In March 2015, the family suing a neurosurgeon had their pain and suffering damages restored to $512,161 by a Superior Court Judge that had previously been reduced to $1 by the jury in Henderson County. Complications such as this may occur in North Carolina and around the country. The family of the now deceased woman sued the neurosurgeon for malpractice after she suffered chronic pain and other problems following the second surgery he performed.
Concierge medicine began in 2000, and it is available in some North Carolina cities. The largest group concierge medicine practice is MDVIP, which has about 800 physicians in 41 states. Those seeking care from MDVIP physicians pay a membership fee annually. In exchange, patients are promised quick access to their doctor and exceptional care because physicians limit their patient load to ensure adequate time for personalized care.
When people visit emergency rooms in North Carolina, it is often because they have a serious medical problem. If the patient spends too long in the hospital waiting room or their medical problem is not treated properly once they are seen, the results can be devastating.
With drug-resistant bacteria and other safety risks becoming a bigger concern for hospitals, it is becoming increasingly more important that South Carolina patients become aware of how they can reduce the risks of infection or other complications during their hospital stay. With medical errors estimated to cause the deaths of more than 400,000 patients each year, taking several preventative steps may just save a patient's life.
North Carolina residents may be interested in a recent case concerning a boxer injured in a November 2013 match in New York City. The family of the Russian heavyweight fighter believes that, after the fight, doctors assigned by the New York State Athletic Commission to the match did not provide the medical attention the fighter needed and that such doctor negligence contributed to the fighter's condition worsening and, eventually, caused him to fall into a coma.
North Carolina medical patients may want to know the story behind a formerly active 72-year-old left in a vegetative state after his cardiac surgeon allegedly walked off during the operation to attend a luncheon. The man's family was seeking answers about the apparent medical malpractice, in which, they claim, the surgeon left an unqualified physician's assistant to close up the patient's open chest cavity. Complications arose, and the cardiologist was called back from the luncheon, which was up to 30 minutes away. The patient's heart stopped, and serious and irreversible brain damage was the result.
North Carolinians may have read about a federal court granting an Army veteran $8.3 million in a medical malpractice lawsuit against John Cochran VA Medical Center. The lawsuit followed a routine procedure that led to the longtime Missouri postal worker suffering severe brain damage and losing a leg.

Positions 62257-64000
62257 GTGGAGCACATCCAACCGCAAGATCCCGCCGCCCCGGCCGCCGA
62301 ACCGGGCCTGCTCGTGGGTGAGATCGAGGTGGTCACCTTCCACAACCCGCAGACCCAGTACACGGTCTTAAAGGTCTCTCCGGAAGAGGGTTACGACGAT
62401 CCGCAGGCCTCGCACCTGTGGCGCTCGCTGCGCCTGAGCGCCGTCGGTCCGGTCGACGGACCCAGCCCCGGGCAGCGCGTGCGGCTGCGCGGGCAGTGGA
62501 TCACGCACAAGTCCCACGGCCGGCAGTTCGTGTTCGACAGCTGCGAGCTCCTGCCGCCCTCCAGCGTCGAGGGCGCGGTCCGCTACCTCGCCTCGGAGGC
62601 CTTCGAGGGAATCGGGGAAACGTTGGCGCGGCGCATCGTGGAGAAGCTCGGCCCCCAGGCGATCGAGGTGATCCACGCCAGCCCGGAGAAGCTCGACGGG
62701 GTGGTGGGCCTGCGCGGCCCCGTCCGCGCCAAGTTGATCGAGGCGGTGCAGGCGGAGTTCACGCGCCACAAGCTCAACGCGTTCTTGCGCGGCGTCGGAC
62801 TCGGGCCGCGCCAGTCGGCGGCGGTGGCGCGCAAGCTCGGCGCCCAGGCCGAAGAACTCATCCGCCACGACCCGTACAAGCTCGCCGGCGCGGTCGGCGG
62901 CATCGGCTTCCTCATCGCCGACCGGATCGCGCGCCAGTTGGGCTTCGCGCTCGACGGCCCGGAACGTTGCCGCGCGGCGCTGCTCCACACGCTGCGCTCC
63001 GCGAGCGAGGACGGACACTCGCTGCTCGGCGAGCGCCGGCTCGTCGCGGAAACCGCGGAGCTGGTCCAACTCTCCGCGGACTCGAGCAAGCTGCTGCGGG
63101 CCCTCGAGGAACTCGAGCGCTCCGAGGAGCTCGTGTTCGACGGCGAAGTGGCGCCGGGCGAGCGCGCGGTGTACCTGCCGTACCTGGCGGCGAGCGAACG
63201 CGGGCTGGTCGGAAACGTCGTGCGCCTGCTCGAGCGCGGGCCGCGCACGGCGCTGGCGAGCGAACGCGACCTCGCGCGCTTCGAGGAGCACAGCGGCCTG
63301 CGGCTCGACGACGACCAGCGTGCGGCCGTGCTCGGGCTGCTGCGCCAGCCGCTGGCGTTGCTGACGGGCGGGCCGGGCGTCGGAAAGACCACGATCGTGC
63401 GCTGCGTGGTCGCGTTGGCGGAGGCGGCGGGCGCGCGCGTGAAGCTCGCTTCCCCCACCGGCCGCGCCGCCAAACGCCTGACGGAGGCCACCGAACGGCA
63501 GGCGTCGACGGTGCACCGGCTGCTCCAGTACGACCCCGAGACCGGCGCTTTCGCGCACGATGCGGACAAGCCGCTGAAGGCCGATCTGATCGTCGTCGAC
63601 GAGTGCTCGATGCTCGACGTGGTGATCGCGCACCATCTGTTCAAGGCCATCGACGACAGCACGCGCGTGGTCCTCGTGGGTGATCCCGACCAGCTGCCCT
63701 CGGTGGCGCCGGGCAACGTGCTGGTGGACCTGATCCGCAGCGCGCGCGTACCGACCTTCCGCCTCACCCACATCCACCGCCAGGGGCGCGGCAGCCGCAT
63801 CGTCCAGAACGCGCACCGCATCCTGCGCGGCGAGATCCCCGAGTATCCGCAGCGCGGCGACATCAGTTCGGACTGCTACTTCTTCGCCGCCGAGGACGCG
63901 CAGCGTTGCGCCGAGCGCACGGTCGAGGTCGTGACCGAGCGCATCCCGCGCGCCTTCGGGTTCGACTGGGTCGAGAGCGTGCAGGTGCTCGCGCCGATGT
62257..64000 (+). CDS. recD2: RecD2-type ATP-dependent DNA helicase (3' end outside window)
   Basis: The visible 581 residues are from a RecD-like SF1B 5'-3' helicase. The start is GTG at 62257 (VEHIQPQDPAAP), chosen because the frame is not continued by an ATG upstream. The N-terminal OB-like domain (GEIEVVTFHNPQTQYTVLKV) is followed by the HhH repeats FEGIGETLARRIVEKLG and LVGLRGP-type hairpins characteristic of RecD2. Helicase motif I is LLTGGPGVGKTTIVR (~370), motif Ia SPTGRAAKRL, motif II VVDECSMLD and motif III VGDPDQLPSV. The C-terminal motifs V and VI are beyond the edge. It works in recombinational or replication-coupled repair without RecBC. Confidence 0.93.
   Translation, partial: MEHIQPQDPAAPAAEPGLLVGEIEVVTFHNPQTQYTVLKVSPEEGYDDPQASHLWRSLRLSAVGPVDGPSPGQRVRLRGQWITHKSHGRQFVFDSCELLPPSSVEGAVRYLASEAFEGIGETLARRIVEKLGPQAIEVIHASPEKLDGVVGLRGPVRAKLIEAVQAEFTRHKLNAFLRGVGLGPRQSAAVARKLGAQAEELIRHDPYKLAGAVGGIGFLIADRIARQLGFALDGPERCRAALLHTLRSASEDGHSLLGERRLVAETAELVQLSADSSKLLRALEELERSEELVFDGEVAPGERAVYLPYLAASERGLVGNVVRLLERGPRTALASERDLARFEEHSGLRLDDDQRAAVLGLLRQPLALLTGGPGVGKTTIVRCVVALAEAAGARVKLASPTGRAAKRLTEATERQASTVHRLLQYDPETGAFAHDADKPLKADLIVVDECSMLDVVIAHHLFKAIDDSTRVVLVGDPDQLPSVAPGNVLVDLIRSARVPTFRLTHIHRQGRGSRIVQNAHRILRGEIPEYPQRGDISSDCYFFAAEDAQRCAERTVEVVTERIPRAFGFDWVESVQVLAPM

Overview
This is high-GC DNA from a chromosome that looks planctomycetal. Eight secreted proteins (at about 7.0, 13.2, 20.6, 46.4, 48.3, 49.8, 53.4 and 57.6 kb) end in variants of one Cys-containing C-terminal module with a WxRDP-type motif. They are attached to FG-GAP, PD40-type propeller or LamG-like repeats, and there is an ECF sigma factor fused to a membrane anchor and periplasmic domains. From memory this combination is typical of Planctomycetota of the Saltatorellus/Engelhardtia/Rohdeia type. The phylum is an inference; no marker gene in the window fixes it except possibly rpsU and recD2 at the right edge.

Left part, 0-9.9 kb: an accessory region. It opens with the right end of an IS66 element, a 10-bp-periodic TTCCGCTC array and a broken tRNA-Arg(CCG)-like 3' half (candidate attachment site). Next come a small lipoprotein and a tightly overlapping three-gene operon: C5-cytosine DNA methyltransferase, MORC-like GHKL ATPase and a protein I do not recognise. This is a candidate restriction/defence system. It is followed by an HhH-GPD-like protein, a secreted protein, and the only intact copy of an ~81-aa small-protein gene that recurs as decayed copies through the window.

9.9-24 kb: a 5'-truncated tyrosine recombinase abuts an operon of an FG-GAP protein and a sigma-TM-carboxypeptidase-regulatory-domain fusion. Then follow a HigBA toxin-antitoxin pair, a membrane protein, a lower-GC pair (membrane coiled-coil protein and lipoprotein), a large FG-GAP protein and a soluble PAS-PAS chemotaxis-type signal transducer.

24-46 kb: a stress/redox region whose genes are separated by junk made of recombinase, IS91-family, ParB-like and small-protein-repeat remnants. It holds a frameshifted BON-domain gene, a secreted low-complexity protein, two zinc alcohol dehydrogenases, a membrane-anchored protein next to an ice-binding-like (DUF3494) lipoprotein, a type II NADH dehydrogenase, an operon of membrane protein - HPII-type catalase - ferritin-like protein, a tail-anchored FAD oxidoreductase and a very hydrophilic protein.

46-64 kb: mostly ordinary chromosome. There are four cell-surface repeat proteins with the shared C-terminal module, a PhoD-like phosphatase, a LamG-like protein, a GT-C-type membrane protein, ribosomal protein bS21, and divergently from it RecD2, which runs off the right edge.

An investigative reporting team joined with a team of producers and reporters from Cox Media Group held outlets to produce an analysis of a huge federal database of government payouts for health-related Department of Veterans Affairs lawsuits and settlements. The result was the discovery of almost 4,500 cases of alleged medical malpractice that the VA settled or lost outright across the U.S. for the preceding decade. Taxpayers reportedly paid out $845 million in these cases.
North Carolina hospitals may join the ranks of facilities offering robot-assisted surgery, but one doctor in Colorado stood accused of promoting the futuristic option to the exclusion of other, possibly safer, methods. Medical malpractice suits could arise from the 10 patients treated by that surgeon using the robotic method between 2008 and 2011. An April 2013 complaint made by the Colorado Medical Board stated that five patients suffered punctured or torn arteries, two had objects temporarily left inside them after surgery and others suffered nerve damage. One patient died and another required cardiopulmonary resuscitation, according to the complaint, which charged the Denver doctor with 14 counts of unprofessional conduct. Included were allegations that he sometimes did not advise patients on alternatives to robotic surgery.
Many North Carolina residents may have already heard about the medical malpractice case that occurred recently in Ohio involving a mistakenly discarded donor organ. A family has initiated a lawsuit against the University of Toledo Medical Center claiming that hospital negligence led to one of its nurses throwing away a kidney that had been donated by a 21-year-old brother to his 24-year-old sister, who was suffering from end-stage renal disease.